Endometriosis affects women in two ways: it causes pelvic and abdominal pain, and it is associated with decreased fertility. Although symptoms such as pain and infertility may suggest the possible presence of endometriosis, the only definite way to diagnose it is by performing a laparoscopy.
Laparoscopy is a surgical procedure performed under general anesthesia that allows thorough visualization and inspection of all pelvic structures including: the uterus, ovaries, fallopian tubes as well as the peritoneal surfaces covering the bowel and bladder. Endometriotic lesions are commonly found in all of these areas. Laparoscopy also allows for treatment of endometriosis lesions during the same surgical procedure.
There is currently no cure for endometriosis. The goal of treatment is therefore to improve symptoms, preserve fertility for women who would like to postpone childbearing and infertility treatment for women who desire pregnancy. Medical and surgical treatment options for deeply infiltrative endometriosis are discussed in this web page.
Surgical treatment for superficial endometriosis (when lesions are just on the surface and don’t go deep into the tissues) should be treated at the time of laparoscopy.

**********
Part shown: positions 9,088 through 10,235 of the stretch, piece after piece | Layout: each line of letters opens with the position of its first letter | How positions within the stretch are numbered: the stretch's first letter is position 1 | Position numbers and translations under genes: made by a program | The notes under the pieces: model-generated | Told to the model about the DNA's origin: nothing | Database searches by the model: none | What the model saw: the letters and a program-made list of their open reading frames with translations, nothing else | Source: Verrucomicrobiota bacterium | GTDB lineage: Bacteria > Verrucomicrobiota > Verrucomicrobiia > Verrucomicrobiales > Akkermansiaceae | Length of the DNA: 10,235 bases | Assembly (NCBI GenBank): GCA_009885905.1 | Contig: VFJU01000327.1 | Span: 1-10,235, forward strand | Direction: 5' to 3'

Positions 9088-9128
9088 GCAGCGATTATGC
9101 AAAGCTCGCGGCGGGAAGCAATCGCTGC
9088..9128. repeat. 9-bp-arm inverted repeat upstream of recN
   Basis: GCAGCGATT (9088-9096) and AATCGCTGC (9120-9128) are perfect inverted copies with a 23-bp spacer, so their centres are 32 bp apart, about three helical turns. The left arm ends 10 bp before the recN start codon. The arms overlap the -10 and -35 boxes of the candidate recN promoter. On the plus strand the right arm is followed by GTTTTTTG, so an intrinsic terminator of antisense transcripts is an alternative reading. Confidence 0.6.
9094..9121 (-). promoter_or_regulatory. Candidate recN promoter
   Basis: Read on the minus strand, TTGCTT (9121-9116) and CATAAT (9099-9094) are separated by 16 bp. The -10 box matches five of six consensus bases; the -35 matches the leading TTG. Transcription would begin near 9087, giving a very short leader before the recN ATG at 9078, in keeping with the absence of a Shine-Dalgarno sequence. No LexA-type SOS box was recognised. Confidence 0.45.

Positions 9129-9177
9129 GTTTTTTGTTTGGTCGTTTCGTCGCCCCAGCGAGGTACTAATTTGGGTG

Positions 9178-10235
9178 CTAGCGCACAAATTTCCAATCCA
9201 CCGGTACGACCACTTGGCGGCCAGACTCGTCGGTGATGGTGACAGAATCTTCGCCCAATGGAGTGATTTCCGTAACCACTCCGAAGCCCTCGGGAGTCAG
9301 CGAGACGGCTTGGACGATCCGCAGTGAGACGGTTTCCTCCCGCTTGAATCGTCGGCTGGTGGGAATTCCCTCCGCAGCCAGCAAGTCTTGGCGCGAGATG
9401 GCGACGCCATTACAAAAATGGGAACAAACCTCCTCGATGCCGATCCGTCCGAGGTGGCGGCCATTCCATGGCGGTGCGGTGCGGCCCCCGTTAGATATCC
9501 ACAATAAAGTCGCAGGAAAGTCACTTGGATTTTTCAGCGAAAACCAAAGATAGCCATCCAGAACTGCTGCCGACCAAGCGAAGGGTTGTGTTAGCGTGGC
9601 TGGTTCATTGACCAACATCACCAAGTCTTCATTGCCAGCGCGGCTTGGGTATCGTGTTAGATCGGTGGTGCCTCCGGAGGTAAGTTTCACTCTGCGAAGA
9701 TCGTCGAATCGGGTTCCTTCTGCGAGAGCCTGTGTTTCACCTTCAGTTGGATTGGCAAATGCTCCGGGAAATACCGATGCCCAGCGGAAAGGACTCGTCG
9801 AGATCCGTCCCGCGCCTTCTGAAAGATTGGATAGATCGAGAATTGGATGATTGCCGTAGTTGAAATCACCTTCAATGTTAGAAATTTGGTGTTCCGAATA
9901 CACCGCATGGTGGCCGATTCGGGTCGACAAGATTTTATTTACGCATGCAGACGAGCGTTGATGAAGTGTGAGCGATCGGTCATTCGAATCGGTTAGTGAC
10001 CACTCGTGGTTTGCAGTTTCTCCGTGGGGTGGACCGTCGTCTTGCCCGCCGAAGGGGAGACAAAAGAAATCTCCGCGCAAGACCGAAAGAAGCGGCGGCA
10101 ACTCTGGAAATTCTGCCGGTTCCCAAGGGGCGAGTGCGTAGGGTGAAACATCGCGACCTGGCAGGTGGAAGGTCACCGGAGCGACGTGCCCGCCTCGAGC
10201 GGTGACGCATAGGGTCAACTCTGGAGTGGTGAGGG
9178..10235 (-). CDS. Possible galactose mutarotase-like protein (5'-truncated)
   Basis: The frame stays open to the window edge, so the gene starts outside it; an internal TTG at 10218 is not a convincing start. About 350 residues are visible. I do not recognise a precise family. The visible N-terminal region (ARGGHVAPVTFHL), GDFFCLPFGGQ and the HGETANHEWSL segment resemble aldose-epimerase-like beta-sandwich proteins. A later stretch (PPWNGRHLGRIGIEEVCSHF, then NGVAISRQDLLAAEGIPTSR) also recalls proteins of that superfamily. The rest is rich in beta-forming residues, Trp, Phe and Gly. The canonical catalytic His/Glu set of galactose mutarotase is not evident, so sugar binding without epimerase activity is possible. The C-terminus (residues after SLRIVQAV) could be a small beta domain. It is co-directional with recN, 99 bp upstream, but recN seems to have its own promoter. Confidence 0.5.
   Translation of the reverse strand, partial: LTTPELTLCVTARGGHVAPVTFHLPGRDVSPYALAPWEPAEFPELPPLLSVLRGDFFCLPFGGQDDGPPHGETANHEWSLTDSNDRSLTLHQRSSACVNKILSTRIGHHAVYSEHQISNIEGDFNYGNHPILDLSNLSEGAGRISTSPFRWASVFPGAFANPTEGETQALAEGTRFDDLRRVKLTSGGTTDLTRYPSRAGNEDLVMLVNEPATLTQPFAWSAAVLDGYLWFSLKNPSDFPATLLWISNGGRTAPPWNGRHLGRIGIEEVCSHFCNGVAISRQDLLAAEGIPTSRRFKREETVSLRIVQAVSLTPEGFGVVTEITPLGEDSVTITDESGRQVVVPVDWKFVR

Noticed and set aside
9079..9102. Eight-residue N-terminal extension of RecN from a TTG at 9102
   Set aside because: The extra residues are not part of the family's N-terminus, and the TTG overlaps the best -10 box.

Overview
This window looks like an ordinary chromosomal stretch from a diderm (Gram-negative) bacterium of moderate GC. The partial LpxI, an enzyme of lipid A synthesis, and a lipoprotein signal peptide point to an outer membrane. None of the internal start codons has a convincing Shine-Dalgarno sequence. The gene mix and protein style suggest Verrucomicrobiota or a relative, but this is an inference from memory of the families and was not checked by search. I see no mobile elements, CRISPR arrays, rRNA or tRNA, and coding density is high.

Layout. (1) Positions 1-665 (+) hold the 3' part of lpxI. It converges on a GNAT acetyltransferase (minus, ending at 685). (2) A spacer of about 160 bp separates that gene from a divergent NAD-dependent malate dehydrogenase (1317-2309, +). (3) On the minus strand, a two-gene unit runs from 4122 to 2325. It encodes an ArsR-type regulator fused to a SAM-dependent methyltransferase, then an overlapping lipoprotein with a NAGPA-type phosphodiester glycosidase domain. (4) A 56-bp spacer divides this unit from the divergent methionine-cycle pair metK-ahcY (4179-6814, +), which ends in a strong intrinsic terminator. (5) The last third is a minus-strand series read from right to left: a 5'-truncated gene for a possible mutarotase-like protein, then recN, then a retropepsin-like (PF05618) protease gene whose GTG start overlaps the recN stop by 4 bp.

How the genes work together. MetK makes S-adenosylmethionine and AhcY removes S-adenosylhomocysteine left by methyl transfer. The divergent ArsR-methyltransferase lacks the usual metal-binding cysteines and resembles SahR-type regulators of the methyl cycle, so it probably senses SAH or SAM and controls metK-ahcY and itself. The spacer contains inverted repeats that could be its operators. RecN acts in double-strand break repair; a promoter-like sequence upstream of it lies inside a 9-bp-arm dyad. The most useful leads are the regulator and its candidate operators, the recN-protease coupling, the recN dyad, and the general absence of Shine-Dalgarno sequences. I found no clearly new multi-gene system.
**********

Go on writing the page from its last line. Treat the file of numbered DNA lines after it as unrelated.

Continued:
Excision of endometriotic lesions or nodules involves cutting out visible areas of endometriosis (excision), or burning them off. Other medical terms that describe the destruction of endometriosis are “ablation and fulguration” which are used with different kinds of energy sources. Excision of superficial peritoneal endometriosis lesions has a benefit of providing pathological confirmation because the excised tissue is sent to the laboratory for evaluation. However, both excision and destruction/ablation techniques are equally effective with improving pain symptoms. Similarly, research studies have shown that both excision and destruction of endometriosis at the time of laparoscopy improves future fertility compared to diagnostic laparoscopy alone.